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Microsoft finally admits Windows Phone is dead
By Thom Holwerda on 2017-10-09 19:44:19

In a series of tweets, Microsoft's Joe Belfiore has revealed that the software giant is no longer developing new features or hardware for Windows 10 Mobile. While Windows Phone fans had hoped Microsoft would update the platform with new features, it's now clear the operating system has been placed into servicing mode, with just bug fixes and security updates for existing users.

I was a first adopter of Windows Phone 7 - so much so I imported a device from the US during launch week. It was an amazing operating system to use, and I loved it. Soon, however, it became clear Microsoft was unable to attract developers to the platform, and even those applications that did make it weren't particularly good - not even the ones written by Microsoft itself, which were often simple HTML-based apps, which simply weren't good advocates for the platform. As a Windows Phone user, you were always scraping the very bottom of the barrel when it came to applications.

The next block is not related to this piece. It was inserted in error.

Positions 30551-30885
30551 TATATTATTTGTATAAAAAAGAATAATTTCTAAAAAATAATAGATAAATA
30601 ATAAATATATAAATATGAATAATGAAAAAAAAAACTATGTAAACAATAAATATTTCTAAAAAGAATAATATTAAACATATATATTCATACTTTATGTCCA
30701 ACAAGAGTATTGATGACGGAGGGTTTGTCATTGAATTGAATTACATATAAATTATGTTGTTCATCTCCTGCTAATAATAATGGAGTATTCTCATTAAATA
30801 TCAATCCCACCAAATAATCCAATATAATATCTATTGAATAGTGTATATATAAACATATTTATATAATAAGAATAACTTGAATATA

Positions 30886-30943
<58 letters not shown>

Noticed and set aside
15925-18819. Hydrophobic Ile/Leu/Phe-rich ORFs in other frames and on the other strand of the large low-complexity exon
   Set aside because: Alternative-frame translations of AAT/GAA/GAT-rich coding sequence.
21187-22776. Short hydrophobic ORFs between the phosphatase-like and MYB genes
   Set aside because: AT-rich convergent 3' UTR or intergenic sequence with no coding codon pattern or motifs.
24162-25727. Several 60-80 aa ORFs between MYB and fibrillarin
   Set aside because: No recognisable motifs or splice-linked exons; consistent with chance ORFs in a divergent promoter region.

To make matters worse, the move to Windows NT with Windows Phone 8 was a disaster. Existing phones weren't updated, and instead, only got an entirely pointless Windows Phone 7.8 update. This didn't do anything to enamour users to the platform, which makes it all the more weird when Microsoft did it again when Windows Phone 10 was released. In any event, Windows Phone 8 did mature over its short lifetime, gaining many features other platforms had had for ages. Sadly, the application situation never improved, and to this day, the Windows Store is a ghost town.

It really sucks that Windows Phone became a victim of blatant mismanagement and market forces, because I still love the operating system and its unique UI. One day, I'll have to sit down and write the counterpart to my Palm retrospective, covering the entire PocketPC/Windows Mobile/Windows Phone era.

It's been a wild ride.

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You think that is sad?
By dhuv on 2017-10-09 20:19:29
I feel what Microsoft did to Nokia is even worse. They sold the N9 in crappy markets and it still outsold Windows Phones. They they killed that OS which could have actually had a chance unlike the software they were pushing.